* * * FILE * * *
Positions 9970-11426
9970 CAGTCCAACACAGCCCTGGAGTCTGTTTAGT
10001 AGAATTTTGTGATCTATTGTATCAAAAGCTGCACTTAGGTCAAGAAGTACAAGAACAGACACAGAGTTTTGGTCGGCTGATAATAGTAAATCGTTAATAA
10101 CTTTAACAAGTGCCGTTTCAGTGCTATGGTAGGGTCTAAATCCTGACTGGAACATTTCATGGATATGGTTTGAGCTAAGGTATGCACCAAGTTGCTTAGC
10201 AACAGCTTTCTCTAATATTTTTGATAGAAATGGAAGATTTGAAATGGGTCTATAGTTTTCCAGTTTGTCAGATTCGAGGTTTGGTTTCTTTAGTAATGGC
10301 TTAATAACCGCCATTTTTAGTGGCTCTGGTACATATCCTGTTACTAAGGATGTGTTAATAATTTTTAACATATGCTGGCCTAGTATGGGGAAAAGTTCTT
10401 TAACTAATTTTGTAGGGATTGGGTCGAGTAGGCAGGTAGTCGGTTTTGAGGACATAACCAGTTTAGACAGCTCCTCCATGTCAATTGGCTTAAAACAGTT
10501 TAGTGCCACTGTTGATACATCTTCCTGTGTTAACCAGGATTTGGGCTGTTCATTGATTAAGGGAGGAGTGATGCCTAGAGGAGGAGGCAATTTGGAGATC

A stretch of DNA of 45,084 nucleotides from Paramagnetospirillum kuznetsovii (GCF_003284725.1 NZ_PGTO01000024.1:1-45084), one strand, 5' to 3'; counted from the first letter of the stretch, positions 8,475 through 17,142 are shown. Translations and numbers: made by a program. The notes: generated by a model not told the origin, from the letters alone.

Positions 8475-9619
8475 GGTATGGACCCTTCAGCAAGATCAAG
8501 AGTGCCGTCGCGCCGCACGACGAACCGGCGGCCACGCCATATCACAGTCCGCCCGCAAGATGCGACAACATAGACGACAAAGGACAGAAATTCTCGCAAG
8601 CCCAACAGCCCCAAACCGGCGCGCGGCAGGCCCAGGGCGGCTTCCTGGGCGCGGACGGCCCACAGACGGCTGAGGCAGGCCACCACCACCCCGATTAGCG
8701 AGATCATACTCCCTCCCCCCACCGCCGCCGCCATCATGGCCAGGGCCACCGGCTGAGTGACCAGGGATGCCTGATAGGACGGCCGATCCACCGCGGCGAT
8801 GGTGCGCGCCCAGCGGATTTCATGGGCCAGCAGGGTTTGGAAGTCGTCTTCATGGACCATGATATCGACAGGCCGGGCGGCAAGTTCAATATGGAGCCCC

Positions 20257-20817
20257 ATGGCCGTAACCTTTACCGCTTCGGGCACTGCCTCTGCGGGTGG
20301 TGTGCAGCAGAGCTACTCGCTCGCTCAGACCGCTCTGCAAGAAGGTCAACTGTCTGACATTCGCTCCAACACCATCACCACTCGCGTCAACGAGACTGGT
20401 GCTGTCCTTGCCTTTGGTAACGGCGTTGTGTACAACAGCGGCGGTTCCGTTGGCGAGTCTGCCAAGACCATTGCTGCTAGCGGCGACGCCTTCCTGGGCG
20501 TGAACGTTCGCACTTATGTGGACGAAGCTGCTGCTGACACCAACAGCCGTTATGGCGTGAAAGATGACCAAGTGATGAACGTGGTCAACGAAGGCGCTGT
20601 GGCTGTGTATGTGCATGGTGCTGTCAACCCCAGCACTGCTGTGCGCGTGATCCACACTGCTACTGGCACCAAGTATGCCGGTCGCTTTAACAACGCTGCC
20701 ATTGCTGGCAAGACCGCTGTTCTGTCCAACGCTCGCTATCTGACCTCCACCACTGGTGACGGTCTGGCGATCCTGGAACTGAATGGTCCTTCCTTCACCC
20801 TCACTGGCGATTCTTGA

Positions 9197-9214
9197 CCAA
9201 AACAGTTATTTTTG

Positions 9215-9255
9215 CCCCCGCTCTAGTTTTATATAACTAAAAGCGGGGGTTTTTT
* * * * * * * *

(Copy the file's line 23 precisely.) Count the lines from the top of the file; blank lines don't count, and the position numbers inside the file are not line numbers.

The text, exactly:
20801 TCACTGGCGATTCTTGA